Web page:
There’s a question I’ve been wrestling with for a long time now, and I just don’t know many people who could answer it. So, perhaps like Plato pursuing Socrates, I recently went out on a limb and sent my question to a handful of authors I respect and aspire to be like. The question shot out into cyberspace, and I fully expected it to sit there in limbo unanswered forever. These were published authors, after all, with busy lives and jobs and families and their own books (not random emails) to write.
But cyberspace surprised me. Cyberspace and some sort of writer-to-writer solidarity and the Spirit of God with us.
Their words were so wise, so full of truth about writing and life, forgiveness and healing, that I want to share here some of their advice, in hopes that others might learn from it too.
Question: “Could you offer any advice on how to write charitably about negative, hurtful experiences with church? I want to be clear that I love Christ and His Church dearly, even as I write some stories that paint her in an unfortunate light. Additionally, at a practical level, when writing nonfictional narrative about a negative experience with church, would you make up a fake name for the church, fake names for pastors, take poetic license with describing people/places so that they don’t resemble real people/places, etc.?”
From Sarah Bessey:
“I know there are a lot of people who hold to Anne Lamott’s advice to tell the whole truth and if people wanted you to write nicely about them, then they should have behaved better. 🙂 But I couldn’t quite get there. I think because at the end of the day, when all of the hurt was healed and forgiveness on both sides had been offered and received, I loved them. I still do. And so that complicates things. Were there things that were wrong and horrible? Yes. Do I have some major critiques? Absolutely. But I wanted to write about them in a way that built bridges and brought healing, too. I think overwhelmingly people were doing the best they could most of the time and often have their own regrets. Even the ones that don’t yet may someday. So I typically have stayed away from specifics or from identifying situations, I have tried to acknowledge the feelings more than the actions, if that makes sense. Like, I may have been betrayed but no one needs to know the details of that betrayal now if that makes sense but the way that the journey went from the betrayal is what is interesting. However if your work is more memoir driven … then doing the things you mentioned – combining stories, fake names, that sort of thing – is very common in order to protect not only yourself from libel/slander but also to muddy the waters enough that people suspect but aren’t sure. It’s helpful and a good tactic for a lot of memoir writers. I know you’ll discern the right path and sometimes that path won’t emerge until the book is written. Often when we’re in the throes of that first draft, it’s better to simply get it all out – truth and dirt and real and honest – in the first go, see how it’s landed, and then go back to edit it in a way that makes the most sense for you. That might mean taking out details and specifics like I do or it might mean rewriting it with new names and places to obscure the details or it might very well be that you know in your heart of hearts that it has to stand, as is, in the naked truth to do what the Spirit longs to do with it and in you.”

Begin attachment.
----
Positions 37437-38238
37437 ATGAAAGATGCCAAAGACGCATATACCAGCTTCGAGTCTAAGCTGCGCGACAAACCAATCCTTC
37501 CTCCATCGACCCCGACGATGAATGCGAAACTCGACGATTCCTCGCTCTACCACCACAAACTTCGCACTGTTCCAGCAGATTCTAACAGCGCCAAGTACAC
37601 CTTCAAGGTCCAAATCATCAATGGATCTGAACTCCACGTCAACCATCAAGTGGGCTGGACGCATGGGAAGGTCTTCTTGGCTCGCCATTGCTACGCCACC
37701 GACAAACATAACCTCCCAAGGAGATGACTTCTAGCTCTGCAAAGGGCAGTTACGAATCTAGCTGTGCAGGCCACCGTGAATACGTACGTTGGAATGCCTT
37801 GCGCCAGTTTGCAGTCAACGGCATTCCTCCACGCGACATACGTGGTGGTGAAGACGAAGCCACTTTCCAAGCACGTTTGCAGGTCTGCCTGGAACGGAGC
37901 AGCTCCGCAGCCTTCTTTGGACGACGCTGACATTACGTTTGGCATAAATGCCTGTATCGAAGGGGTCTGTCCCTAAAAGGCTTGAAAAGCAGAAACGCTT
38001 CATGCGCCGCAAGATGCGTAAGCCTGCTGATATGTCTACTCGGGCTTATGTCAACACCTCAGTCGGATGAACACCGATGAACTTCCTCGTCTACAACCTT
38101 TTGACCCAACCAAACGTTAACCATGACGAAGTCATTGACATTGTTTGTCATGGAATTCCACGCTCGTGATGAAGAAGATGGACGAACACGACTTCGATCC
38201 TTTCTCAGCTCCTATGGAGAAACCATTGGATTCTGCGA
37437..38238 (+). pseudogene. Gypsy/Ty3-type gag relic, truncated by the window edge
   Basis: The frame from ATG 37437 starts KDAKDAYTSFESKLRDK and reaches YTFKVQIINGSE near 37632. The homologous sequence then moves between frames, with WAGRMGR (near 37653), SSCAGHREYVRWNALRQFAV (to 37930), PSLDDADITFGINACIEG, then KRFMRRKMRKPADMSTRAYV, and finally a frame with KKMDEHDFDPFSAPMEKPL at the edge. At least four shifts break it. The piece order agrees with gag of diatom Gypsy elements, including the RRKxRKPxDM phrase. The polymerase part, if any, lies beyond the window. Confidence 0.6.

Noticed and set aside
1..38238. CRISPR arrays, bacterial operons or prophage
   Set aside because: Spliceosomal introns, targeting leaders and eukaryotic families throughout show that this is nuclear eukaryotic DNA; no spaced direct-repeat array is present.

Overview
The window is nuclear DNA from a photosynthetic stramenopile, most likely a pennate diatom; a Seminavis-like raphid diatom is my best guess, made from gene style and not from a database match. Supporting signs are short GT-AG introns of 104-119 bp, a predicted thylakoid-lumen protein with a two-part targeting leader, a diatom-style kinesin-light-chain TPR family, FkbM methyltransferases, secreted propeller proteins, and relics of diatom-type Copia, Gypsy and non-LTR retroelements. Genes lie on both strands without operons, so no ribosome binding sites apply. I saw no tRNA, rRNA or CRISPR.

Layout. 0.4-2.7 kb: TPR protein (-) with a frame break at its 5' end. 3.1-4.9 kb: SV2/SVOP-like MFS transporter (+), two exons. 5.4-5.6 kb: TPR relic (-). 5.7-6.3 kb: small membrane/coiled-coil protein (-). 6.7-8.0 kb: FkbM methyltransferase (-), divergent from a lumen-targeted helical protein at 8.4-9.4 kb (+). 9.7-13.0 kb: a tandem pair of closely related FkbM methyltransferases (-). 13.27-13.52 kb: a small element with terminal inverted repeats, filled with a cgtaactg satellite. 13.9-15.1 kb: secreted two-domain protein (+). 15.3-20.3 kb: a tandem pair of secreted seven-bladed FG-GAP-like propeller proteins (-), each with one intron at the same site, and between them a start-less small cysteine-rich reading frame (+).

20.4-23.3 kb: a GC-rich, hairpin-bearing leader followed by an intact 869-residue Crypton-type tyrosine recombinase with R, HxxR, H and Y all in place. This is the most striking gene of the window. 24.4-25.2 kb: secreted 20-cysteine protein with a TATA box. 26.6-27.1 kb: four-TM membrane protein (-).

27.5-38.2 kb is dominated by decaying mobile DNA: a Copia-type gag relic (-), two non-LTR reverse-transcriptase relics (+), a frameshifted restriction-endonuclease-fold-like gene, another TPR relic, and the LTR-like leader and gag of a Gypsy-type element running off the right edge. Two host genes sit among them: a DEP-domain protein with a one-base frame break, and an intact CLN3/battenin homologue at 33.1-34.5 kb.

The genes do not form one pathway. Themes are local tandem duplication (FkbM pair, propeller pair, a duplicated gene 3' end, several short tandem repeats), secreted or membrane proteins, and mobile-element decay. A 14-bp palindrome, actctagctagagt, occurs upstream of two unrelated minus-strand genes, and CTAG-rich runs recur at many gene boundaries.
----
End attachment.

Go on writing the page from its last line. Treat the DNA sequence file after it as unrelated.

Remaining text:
From Seth Haines:
“The truth is that hurt isn’t just found in the more fundamental evangelical traditions. My mother grew up Episcopalian and carries a good many wounds. One of my best friends was reared in the Catholic church, and he could say the same. I think the rub comes (so often) when young idealistic ways of thinking come up against the realities of life that aren’t easily explained by the simple theologies of preachers, priests, and teachers (or elders, or church mothers, or deacons, or best friends).
And that being the case, when I’m writing about hurtful situations, I try to look behind the facade, the words, the base interpretation. I try to ask myself—what was the heart behind the thing that caused the pain? Was it love? Fear? Anxiety? Was the preacher afraid for my soul? Was there genuine myopia, or ignorance? If so, then I try my best to extend mercy, forgiveness, understanding, and love, all with a gentle (yet instructive) pen. This is, generally speaking, an easy path of discernment because so many of them (of us) are just doing the best we know how with what we’ve been given. In other words (as we say in Arkansas) “ain’t no one perfect.”
From Preston Yancey:
“One, always ask yourself if this is your story to tell. Don’t tell someone else’s story for them, even if it’s a story that involves you. There are ways of telling the part about you without also telling it for them. That’s tricky and it takes practice, but it’s worth simply asking yourself, once in a while, Is this mine? Two, at the same time, your negative experiences are yours. So they’re yours to steward. Then you ask yourself if it’s a story that needs telling now. (Please read here nothing about shame or about covering things up, but rather if you are ready to tell the story.) Third, if it needs telling now, then yes change names and details that don’t change the truth of the story. There are two reasons for this: you are protecting the innocent who might be collateral damage in details and you are leaving room for someone to repent. You don’t have to gloss over the bad, but by leaving some room for anonymity, you tell the truth for the sake of exposing yourself, not exposing someone else.“
From Addie Zierman: